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radou
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Dec17-06, 03:00 PM
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1.3. A FORMAL OUTLINE (II).

If we consider a statical system consisting of m uniform bars, every of which is straight, it can be shown that the potential energy of a single bar j equals:

[tex]U_{j} = \int_{0}^{L_{j}}\left(\frac{N^2}{2EA}+\frac{M^2}{2EI}\right)dx \ \text{.}[/tex]

(Note that the notation is inconsistent due to practical reasons - the j-th bar has a local coordinate system associated with it, so it is not correct for the variables of indegration to be dx for every bar of the system.)

The upper expression for deformational potential energy is derived by defining the work of internal forces of the system on differential elements, since that work must equal the potential energy of deformation stored in that element. The original expression consists of six terms, since the resulting force and torque can, in space, be decomposed to three components each. Since we assume all the loads act in the xz plane, we are left with the normal force N and the bending torque M only (the bars bend in the xz plane). The influence of the shear force (perpendicular to N) on the potential energy of deformation is neglible, so the expression is left with two terms only. It is also assumed that the module of elasticity E, the area of the cross section A, and the moment of inertia of the cross section I are all constant for every bar of the system.

Further on, the potential energy of the whole system consisting of m bars, is:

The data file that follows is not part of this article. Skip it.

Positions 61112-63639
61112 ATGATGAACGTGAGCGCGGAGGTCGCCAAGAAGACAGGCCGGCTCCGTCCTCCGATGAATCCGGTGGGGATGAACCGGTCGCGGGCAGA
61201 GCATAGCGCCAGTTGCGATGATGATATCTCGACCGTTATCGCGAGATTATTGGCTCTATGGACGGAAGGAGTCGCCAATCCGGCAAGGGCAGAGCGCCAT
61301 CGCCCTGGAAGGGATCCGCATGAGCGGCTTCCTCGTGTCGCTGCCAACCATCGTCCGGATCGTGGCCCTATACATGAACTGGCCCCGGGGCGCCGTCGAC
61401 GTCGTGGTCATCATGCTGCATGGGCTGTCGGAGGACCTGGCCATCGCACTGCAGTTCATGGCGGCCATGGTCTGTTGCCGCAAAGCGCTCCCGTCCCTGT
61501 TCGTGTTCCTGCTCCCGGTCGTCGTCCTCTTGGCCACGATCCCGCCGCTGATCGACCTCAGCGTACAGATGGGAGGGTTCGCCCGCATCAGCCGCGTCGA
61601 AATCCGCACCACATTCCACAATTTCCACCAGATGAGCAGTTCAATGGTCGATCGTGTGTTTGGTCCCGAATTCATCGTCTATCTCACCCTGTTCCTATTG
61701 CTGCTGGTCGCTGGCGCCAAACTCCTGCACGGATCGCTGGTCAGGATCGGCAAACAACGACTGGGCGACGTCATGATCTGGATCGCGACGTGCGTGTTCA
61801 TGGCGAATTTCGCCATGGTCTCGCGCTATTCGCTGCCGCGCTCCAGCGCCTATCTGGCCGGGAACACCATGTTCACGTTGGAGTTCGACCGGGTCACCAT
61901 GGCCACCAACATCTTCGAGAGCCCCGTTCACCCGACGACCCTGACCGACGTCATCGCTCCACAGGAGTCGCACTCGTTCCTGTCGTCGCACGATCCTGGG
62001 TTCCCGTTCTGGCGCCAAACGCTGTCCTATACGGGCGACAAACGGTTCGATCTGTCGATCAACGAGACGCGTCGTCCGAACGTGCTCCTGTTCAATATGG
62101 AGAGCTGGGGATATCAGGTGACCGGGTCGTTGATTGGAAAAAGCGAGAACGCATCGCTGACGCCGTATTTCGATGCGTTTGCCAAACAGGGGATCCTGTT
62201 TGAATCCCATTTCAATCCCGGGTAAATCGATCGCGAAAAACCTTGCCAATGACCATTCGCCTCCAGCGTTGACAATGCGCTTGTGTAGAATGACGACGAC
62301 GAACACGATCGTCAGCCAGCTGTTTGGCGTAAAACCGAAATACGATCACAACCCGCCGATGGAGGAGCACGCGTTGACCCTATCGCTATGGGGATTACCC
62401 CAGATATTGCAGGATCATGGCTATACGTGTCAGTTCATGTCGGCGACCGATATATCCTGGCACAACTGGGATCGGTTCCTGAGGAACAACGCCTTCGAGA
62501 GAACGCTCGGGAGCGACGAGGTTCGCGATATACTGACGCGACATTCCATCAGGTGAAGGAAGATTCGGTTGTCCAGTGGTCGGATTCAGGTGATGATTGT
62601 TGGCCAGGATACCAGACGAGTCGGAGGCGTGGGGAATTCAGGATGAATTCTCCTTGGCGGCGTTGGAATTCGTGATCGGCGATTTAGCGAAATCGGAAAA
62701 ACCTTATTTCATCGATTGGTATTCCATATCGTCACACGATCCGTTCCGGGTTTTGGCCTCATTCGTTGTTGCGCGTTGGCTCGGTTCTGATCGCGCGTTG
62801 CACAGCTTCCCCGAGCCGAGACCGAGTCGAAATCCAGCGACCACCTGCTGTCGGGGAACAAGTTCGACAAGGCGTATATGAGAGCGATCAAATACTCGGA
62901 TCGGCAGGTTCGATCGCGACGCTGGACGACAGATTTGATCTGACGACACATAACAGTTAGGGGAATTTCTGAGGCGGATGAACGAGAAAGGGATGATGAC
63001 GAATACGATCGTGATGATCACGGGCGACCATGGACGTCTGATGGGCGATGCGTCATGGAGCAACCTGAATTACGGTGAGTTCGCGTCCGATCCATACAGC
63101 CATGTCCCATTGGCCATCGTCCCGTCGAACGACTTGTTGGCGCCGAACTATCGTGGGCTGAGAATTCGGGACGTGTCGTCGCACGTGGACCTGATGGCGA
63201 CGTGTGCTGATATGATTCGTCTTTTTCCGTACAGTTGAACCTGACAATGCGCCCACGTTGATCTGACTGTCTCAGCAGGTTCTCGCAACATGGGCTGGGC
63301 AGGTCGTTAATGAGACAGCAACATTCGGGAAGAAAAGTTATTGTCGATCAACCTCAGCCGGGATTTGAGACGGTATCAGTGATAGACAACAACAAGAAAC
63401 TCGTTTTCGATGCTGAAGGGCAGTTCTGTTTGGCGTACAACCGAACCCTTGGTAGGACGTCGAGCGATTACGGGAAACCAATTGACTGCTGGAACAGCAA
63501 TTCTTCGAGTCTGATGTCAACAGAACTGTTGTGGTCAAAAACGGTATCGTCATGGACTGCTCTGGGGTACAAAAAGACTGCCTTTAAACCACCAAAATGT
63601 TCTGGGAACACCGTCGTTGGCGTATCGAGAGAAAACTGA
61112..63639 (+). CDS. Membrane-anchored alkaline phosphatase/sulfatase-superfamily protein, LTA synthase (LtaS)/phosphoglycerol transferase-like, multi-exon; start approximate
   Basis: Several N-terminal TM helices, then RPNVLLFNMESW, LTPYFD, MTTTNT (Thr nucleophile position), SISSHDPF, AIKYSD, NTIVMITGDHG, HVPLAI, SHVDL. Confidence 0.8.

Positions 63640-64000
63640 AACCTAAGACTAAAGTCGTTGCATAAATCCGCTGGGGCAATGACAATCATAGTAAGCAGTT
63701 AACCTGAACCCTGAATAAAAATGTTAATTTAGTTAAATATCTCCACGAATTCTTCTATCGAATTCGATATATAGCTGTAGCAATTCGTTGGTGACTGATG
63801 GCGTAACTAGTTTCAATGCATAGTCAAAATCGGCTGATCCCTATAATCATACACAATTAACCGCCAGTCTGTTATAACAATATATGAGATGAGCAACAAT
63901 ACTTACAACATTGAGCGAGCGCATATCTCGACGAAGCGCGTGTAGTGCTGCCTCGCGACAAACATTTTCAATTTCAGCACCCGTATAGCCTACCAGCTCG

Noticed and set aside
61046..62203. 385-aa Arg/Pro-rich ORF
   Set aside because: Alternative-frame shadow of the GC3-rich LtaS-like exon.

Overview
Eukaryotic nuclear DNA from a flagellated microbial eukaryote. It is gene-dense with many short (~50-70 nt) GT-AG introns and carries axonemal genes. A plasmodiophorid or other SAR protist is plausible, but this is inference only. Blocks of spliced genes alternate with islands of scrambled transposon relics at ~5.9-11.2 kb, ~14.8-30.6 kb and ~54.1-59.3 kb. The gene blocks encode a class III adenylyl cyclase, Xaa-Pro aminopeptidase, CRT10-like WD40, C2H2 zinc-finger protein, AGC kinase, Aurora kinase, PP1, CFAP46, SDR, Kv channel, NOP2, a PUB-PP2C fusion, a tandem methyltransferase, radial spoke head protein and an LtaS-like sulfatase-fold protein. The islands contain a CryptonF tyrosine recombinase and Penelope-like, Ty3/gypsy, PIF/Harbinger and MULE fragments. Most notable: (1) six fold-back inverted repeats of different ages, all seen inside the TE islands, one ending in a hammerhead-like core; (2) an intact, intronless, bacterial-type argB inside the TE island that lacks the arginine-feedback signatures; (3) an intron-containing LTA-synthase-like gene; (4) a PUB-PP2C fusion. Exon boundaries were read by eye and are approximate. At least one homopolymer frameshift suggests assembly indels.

[tex]U=\sum_{j=1}^m \int_{0}^{L_{j}}\left(\frac{N^2}{2EA}+\frac{M^2}{2EI}\right)dx \ \ \text{(1).}[/tex]

Since the principle of superposition holds (the material behaviour is linearly elastic), the internal forces N and M can be expressed in the form:

[tex]N(x) = N^0(x)+\sum_{k=1}^n X_{k}n_{k}(x)[/tex]

[tex]M(x) = M^0(x)+\sum_{k=1}^n X_{k}m_{k}(x) \ \ \text{(2).}[/tex]

In words, the forces at every point are represented as the sum of forces due to the original load applied to the bar structure ([itex]N^0(x)[/itex] and [itex]M^0(x)[/itex]) and the forces due to the n generalized forces [itex]X_{k}[/itex] ([itex]\sum_{k=1}^n X_{k}n_{k}(x)[/itex] and [itex]\sum_{k=1}^n X_{k}m_{k}(x)[/itex]). The functions [itex]n_{k}(x)[/itex] and [itex]m_{k}(x)[/itex] represent the internal forces at some point due to a unit load applied to the structure at the point and in the direction of the generalized force [itex]X_{k}[/itex] (which arises from the principle of superposition, too).

As considered in the previous section, we first apply Castigliano's theorem, which states, once again:

[tex]\delta_{i} = \frac{\partial U}{\partial X_{i}} \ \text{.}[/tex]

After applying this to expression (1), we have:

[tex]\delta_{i} = \frac{\partial U}{\partial X_{i}} =\sum_{j=1}^m \int_{0}^{L_{j}}\left(\frac{N}{EA}\frac{\partial N}{\partial X_{i}} +\frac{M}{EI} \frac{\partial N}{\partial X_{i}} \right)dx \ \text{.}[/tex]